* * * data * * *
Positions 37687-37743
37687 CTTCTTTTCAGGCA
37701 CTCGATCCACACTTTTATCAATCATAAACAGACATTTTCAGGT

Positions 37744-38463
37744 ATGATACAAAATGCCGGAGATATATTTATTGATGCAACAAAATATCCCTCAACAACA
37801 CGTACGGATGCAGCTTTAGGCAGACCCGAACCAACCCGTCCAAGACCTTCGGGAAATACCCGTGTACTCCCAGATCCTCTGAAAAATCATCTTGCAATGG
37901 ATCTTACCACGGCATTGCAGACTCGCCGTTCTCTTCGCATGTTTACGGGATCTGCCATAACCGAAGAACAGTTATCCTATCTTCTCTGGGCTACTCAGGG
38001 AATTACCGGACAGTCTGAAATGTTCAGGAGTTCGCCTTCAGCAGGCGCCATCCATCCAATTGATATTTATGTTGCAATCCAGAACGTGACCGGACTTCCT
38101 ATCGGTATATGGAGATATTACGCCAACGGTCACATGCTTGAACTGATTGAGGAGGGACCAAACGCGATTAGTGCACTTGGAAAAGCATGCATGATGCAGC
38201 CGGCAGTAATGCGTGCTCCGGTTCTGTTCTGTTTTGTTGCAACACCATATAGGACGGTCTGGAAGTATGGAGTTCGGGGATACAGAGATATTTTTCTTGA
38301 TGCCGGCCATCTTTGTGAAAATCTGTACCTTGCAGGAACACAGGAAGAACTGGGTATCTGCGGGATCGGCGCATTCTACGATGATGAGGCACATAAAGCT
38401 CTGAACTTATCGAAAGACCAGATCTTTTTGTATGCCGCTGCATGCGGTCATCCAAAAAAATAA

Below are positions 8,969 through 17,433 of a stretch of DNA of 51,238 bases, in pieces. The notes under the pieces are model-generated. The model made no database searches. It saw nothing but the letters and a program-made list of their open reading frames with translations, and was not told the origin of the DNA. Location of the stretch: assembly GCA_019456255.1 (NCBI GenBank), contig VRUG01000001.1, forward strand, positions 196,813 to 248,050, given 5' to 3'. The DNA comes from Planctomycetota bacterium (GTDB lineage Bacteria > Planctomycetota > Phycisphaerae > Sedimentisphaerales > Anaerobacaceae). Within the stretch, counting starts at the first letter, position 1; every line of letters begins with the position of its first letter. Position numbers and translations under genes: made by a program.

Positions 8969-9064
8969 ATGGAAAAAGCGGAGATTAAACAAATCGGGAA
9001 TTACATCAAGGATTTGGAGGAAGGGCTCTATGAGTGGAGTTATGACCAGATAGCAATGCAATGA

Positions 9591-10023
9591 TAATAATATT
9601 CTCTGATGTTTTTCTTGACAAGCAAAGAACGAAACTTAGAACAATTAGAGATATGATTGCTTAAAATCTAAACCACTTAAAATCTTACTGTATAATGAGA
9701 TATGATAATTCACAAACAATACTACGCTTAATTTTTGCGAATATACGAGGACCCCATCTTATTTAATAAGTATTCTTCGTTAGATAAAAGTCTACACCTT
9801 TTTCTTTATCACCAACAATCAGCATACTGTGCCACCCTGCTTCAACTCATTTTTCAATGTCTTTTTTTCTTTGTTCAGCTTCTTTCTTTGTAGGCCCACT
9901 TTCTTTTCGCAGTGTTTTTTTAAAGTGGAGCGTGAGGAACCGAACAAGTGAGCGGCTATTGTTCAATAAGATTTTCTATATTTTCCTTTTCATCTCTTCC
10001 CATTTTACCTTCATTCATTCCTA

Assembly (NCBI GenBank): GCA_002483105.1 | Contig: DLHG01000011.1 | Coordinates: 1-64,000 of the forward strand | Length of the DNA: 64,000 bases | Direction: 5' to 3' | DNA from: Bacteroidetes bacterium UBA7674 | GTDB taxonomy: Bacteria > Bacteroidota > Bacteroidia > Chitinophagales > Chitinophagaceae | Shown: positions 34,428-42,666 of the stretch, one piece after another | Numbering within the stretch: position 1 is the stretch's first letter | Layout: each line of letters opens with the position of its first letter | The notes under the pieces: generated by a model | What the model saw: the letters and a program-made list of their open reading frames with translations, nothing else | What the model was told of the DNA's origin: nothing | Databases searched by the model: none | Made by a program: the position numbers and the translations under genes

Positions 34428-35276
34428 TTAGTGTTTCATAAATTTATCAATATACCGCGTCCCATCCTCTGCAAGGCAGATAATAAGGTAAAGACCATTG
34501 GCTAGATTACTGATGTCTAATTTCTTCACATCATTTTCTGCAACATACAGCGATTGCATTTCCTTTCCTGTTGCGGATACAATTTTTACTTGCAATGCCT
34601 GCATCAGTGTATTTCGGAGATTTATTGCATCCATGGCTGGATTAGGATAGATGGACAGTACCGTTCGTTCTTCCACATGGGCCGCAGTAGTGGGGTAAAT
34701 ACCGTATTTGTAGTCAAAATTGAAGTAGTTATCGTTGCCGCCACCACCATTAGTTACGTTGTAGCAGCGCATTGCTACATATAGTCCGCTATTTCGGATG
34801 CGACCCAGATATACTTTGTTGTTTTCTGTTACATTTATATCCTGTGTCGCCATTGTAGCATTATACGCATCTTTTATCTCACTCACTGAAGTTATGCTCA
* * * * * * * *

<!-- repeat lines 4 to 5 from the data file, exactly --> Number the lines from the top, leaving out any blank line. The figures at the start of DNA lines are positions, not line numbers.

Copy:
Positions 37744-38463
37744 ATGATACAAAATGCCGGAGATATATTTATTGATGCAACAAAATATCCCTCAACAACA